How to Cope After a Miscarriage

Every expectant mother anxiously awaits that special “glow” that’s the trademark of motherhood. It’s the new, shiny, thick mane of hair, the strong fingernails, and the adorable baby bump that lights up the mother’s life.

But for some women, that glow fades all too soon as they face the challenge that every mother fears; the challenge of losing of their baby. Although often times unpreventable, a miscarriage can leave an expectant mother feeling guilty, lost and alone.

But those coping with the loss of their baby are not alone. 15 -20 percent of pregnancies end in miscarriage, according to the U.S. National Library of Medicine. Regardless of how frequently miscarriages occur, it isn’t something that many women talk about. Possibly because their loss feels too personal or because they feel the subject is taboo, but there are many women out there who understand your struggle and are there to help.

If you’ve recently had a miscarriage you may struggle with emotions that range from denial to despair, and to make matters worse, sometimes your friends and family may not understand what you are going through and may be peppering you with their thoughts. Your relationship with your partner may also suffer as you handle your grief differently. For all of these reasons it’s important to know how you can effectively cope with the loss of your baby.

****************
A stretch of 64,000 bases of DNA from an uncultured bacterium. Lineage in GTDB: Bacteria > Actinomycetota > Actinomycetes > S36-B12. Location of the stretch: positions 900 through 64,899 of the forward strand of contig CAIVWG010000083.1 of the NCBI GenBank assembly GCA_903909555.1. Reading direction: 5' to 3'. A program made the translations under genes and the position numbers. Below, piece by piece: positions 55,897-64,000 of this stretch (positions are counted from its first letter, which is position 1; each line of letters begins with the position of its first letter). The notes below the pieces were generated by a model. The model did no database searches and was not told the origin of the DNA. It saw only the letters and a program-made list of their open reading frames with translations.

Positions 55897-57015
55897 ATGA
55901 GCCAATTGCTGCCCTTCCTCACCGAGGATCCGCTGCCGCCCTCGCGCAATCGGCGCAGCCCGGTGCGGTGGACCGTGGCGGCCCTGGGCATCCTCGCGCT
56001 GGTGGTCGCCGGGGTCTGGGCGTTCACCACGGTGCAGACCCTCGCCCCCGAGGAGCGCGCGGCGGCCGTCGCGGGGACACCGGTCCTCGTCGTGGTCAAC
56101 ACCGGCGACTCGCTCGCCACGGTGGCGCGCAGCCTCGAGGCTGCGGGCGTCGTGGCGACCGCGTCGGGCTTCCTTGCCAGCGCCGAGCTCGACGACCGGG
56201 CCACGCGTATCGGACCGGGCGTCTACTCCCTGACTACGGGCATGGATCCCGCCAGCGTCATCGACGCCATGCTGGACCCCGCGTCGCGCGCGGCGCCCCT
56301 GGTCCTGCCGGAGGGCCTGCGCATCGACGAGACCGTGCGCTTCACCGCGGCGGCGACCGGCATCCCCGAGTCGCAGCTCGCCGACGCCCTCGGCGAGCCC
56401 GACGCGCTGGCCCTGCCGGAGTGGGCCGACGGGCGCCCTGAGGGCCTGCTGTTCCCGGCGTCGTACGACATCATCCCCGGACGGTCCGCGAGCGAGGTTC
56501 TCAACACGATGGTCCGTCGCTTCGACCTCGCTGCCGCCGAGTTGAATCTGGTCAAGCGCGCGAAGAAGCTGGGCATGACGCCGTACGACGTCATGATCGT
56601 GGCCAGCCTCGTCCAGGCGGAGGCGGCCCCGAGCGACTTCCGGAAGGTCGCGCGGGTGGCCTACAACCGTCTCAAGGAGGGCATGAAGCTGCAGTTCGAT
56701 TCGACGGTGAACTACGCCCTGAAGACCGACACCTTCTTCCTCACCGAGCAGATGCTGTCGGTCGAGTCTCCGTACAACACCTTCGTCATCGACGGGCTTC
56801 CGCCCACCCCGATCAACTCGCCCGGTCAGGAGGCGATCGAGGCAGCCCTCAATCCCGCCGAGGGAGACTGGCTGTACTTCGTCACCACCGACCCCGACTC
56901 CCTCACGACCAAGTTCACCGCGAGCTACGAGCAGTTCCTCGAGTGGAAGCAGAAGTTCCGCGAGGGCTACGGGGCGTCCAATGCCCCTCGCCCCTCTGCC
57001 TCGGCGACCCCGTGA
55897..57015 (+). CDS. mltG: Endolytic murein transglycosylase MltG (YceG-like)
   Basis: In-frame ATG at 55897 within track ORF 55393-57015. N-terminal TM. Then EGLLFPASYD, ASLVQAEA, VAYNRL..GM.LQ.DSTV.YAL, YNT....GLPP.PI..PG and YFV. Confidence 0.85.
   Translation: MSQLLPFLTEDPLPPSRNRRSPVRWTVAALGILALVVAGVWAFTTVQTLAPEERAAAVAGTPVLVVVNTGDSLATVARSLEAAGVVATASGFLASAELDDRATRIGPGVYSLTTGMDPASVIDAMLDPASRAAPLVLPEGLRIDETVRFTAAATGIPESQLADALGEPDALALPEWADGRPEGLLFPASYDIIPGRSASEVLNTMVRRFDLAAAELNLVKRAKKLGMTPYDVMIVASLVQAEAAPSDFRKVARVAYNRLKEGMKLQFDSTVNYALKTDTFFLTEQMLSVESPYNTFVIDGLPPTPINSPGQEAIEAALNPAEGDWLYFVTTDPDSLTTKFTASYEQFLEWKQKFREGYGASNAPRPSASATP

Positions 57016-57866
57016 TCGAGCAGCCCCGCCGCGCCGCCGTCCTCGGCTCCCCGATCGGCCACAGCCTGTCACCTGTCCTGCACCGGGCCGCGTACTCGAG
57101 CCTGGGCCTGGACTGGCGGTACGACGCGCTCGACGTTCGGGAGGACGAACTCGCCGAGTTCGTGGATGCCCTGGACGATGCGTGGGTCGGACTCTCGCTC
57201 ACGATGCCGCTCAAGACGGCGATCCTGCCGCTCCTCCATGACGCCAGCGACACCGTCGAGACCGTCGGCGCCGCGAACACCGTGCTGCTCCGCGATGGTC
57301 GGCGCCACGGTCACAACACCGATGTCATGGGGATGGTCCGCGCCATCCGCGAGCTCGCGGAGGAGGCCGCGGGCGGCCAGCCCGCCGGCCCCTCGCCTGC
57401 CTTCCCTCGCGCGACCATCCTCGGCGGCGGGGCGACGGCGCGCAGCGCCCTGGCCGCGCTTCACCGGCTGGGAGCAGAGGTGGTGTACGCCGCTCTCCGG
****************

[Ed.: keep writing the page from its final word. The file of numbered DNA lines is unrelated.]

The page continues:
1. Find a support system. Family and friends will be there for you. While they may not know exactly what you are feeling, they can be tremendously comforting and helpful with tasks that might be wearing you down at this tender time. There are also numerous online support groups, and Utah Share offers local support and advice on how to cope with a miscarriage.

2. Anticipate mood swings, and understand that as your hormone levels return to normal, you’ll start feeling a lot more like yourself again. The line between normal grief and depression requiring treatment can be hard to distinguish sometimes, as the two have nearly identical symptoms. If your feelings are interfering with your ability to go about your daily routines for more than a few weeks after your miscarriage, it is a good idea to talk to your doctor to see if you might benefit from further treatment.

3. Make peace with your loss and return to your life. It is common for women and families who have experienced a miscarriage to have moments where they feel like none of it is real and they may suppress or even refuse to deal with the reality of what they’re experiencing. Taking time to grieve and heal is essential.  Start doing the things you love and get back into your daily routines. This will help with the grieving process. It’s also important to discuss with your partner your feelings about if and when to start trying to get pregnant again.

4. Be patient. Time may never heal all of the wounds, but it can help soften the ache that is inevitable after a miscarriage. The bond you felt with your baby as you carried it was real, and this is not to say that time will weaken that bond to the point that no loss is felt, but rather, with time the bond you felt with your baby will be remembered with fondness and gratitude instead of sadness and sorrow.

Remember that you know yourself better than anyone else, and your experience coping with a miscarriage may be unique. Sharing your experience with others may not only help you cope with your feelings, but may help many other women who are facing similar struggles. In helping other women cope, you may find that your own healing is more complete.

 

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